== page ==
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From hospital bedsides to executive office suites to research laboratories to the halls of the United States Congress, nurses practice in many areas. American Nurses Association (ANA), encourages all nurses to be politically active to ensure safe and effective care for all patients, to elevate the profession, and to work to eliminate health disparities across our country (Pollitt, 2020).

      Eddie Bernice Johnson, RN, BSN, MPA, a Texas nurse was elected to serve the 30th Congressional District of Texas in the United States House of Representatives. Twenty-six years later, Johnson continues to serve her district. In the ensuing years, she has been joined by seven other nurses from across the country. The group of Congressional nurses is African American and white, Democrat and Republican. They range in age from 32 to 84. As a group, they represent all areas of the country and a cross-section of race, age, and political affiliation. They have all brought their professional experiences, ethics, and commitment to caring with them into the political arena (Pollitt, 2020).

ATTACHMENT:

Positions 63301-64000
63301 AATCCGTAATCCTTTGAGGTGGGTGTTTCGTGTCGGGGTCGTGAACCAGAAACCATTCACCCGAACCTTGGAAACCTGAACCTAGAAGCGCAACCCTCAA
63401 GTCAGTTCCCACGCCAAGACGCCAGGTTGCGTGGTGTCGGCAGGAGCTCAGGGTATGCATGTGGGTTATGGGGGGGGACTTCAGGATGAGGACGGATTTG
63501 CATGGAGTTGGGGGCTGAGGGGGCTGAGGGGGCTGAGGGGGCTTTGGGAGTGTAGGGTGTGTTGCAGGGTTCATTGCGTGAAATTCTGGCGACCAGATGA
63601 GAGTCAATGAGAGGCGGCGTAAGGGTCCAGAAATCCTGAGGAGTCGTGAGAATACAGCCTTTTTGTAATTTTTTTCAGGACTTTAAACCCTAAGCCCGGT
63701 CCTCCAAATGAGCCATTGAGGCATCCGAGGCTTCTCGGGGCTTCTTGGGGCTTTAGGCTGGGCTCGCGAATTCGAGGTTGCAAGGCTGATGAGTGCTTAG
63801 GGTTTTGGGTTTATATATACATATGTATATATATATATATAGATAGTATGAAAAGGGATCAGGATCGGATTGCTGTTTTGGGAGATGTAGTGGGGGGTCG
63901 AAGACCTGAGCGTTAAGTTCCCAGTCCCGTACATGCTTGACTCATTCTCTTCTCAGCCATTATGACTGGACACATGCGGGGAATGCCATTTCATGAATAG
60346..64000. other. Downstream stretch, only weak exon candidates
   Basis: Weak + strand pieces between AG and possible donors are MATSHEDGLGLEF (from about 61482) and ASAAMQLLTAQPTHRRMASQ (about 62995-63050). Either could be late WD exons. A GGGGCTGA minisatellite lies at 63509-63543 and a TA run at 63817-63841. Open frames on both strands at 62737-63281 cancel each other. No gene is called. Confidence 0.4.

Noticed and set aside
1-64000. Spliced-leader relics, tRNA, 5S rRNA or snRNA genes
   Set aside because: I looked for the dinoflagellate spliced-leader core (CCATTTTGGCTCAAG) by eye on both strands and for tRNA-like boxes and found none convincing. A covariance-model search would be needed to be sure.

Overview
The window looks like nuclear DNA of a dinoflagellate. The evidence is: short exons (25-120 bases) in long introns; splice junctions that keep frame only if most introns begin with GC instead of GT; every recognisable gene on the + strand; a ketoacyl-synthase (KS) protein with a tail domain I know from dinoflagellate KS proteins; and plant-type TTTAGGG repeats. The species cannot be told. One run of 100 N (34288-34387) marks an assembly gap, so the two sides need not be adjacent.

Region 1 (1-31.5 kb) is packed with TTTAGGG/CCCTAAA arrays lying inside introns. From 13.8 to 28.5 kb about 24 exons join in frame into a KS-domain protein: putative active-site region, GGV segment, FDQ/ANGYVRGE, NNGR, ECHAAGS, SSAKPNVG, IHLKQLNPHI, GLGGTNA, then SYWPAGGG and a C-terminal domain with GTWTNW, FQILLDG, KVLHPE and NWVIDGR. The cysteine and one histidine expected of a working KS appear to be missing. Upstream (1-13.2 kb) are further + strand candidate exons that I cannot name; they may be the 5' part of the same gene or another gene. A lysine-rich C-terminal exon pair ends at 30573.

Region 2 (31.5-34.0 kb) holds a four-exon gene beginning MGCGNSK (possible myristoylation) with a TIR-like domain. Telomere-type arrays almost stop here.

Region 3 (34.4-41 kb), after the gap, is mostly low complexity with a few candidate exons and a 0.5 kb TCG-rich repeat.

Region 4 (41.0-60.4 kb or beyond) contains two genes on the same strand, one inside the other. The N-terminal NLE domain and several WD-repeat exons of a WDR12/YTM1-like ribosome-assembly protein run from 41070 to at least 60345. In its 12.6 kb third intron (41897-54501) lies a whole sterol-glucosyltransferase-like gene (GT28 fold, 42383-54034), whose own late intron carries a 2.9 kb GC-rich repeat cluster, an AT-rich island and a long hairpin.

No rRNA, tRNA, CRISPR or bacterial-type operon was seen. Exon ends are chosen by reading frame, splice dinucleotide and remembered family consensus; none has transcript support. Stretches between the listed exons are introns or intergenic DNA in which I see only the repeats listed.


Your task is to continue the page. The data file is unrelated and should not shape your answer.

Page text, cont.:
Congresswoman Eddie Bernice Johnson introduced the National Nurse Act of 2019. This bill, H.R. 1597, will designate the Chief Nurse Officer of the U.S. Public Health Service as the “National Nurse for Public Health.” The responsibilities of the position would task the National Nurse for Public Health with identifying and addressing national health priorities. The National Nurse Act of 2019 improves the health care of Americans across the country by appointing a National Nurse to join the Surgeon General in advocating for nurses who provide care for millions of Americans. “This act would empower a medical professional to focus on critical issues, such as promoting healthier practices, improving health literacy and decreasing health disparities” (Congresswoman Johnson Introduces National Nurse Act of 2019, 2019).